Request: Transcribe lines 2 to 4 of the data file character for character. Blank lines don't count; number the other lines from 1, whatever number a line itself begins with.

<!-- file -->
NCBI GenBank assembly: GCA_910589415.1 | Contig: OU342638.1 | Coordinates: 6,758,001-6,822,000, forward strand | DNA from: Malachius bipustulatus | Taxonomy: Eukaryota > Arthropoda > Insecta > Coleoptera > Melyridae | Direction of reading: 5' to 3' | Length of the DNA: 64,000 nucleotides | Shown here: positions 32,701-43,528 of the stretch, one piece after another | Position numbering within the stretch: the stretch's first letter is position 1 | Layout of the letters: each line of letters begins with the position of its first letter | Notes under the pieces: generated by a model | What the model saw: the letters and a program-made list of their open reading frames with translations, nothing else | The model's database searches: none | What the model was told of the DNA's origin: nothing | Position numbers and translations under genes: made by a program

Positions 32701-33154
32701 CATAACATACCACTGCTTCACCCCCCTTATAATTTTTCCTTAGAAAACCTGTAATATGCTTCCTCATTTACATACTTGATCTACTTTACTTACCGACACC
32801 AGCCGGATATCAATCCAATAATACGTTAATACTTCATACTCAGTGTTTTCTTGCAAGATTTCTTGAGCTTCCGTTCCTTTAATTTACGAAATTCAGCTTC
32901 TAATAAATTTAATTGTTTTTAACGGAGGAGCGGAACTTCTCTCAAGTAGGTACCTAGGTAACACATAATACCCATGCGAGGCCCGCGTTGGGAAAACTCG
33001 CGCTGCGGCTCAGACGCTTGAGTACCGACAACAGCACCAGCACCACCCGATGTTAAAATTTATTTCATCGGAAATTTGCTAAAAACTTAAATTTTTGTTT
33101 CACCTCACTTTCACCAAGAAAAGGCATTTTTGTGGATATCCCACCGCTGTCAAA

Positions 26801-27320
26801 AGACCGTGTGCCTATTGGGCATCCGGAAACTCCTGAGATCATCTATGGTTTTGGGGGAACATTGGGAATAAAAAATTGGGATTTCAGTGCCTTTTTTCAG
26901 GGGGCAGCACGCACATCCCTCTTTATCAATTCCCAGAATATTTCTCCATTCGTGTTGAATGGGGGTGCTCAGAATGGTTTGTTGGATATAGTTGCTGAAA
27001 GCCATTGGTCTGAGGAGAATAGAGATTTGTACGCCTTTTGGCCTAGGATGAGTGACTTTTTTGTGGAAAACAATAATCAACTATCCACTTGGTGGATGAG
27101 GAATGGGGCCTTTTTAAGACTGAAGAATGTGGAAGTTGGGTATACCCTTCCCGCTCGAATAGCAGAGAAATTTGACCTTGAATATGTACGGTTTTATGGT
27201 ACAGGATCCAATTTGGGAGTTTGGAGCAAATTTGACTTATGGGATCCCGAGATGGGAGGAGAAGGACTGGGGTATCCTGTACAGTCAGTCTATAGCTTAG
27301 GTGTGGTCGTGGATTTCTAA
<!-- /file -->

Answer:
Positions 32701-33154
32701 CATAACATACCACTGCTTCACCCCCCTTATAATTTTTCCTTAGAAAACCTGTAATATGCTTCCTCATTTACATACTTGATCTACTTTACTTACCGACACC
32801 AGCCGGATATCAATCCAATAATACGTTAATACTTCATACTCAGTGTTTTCTTGCAAGATTTCTTGAGCTTCCGTTCCTTTAATTTACGAAATTCAGCTTC